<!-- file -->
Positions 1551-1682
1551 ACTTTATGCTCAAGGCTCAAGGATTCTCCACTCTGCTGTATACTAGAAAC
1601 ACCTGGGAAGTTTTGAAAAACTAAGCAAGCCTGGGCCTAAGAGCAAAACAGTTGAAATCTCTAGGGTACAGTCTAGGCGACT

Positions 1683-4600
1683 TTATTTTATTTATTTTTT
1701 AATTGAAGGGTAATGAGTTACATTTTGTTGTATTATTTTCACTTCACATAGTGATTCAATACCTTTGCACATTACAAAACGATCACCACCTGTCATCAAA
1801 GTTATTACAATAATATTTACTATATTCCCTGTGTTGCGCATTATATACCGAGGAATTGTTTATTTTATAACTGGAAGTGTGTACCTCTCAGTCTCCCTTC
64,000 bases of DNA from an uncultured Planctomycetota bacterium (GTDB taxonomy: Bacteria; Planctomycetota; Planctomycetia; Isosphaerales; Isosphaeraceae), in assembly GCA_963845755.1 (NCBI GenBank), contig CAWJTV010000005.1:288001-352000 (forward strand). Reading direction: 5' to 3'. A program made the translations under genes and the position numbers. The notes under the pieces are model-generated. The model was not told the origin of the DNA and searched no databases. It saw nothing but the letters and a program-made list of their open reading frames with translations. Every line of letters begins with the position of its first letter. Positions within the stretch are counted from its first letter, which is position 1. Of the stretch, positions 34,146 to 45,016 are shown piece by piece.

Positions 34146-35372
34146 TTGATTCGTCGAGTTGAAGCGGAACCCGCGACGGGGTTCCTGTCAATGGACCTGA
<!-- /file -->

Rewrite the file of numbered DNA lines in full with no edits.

Positions 1551-1682
1551 ACTTTATGCTCAAGGCTCAAGGATTCTCCACTCTGCTGTATACTAGAAAC
1601 ACCTGGGAAGTTTTGAAAAACTAAGCAAGCCTGGGCCTAAGAGCAAAACAGTTGAAATCTCTAGGGTACAGTCTAGGCGACT

Positions 1683-4600
1683 TTATTTTATTTATTTTTT
1701 AATTGAAGGGTAATGAGTTACATTTTGTTGTATTATTTTCACTTCACATAGTGATTCAATACCTTTGCACATTACAAAACGATCACCACCTGTCATCAAA
1801 GTTATTACAATAATATTTACTATATTCCCTGTGTTGCGCATTATATACCGAGGAATTGTTTATTTTATAACTGGAAGTGTGTACCTCTCAGTCTCCCTTC
64,000 bases of DNA from an uncultured Planctomycetota bacterium (GTDB taxonomy: Bacteria; Planctomycetota; Planctomycetia; Isosphaerales; Isosphaeraceae), in assembly GCA_963845755.1 (NCBI GenBank), contig CAWJTV010000005.1:288001-352000 (forward strand). Reading direction: 5' to 3'. A program made the translations under genes and the position numbers. The notes under the pieces are model-generated. The model was not told the origin of the DNA and searched no databases. It saw nothing but the letters and a program-made list of their open reading frames with translations. Every line of letters begins with the position of its first letter. Positions within the stretch are counted from its first letter, which is position 1. Of the stretch, positions 34,146 to 45,016 are shown piece by piece.

Positions 34146-35372
34146 TTGATTCGTCGAGTTGAAGCGGAACCCGCGACGGGGTTCCTGTCAATGGACCTGA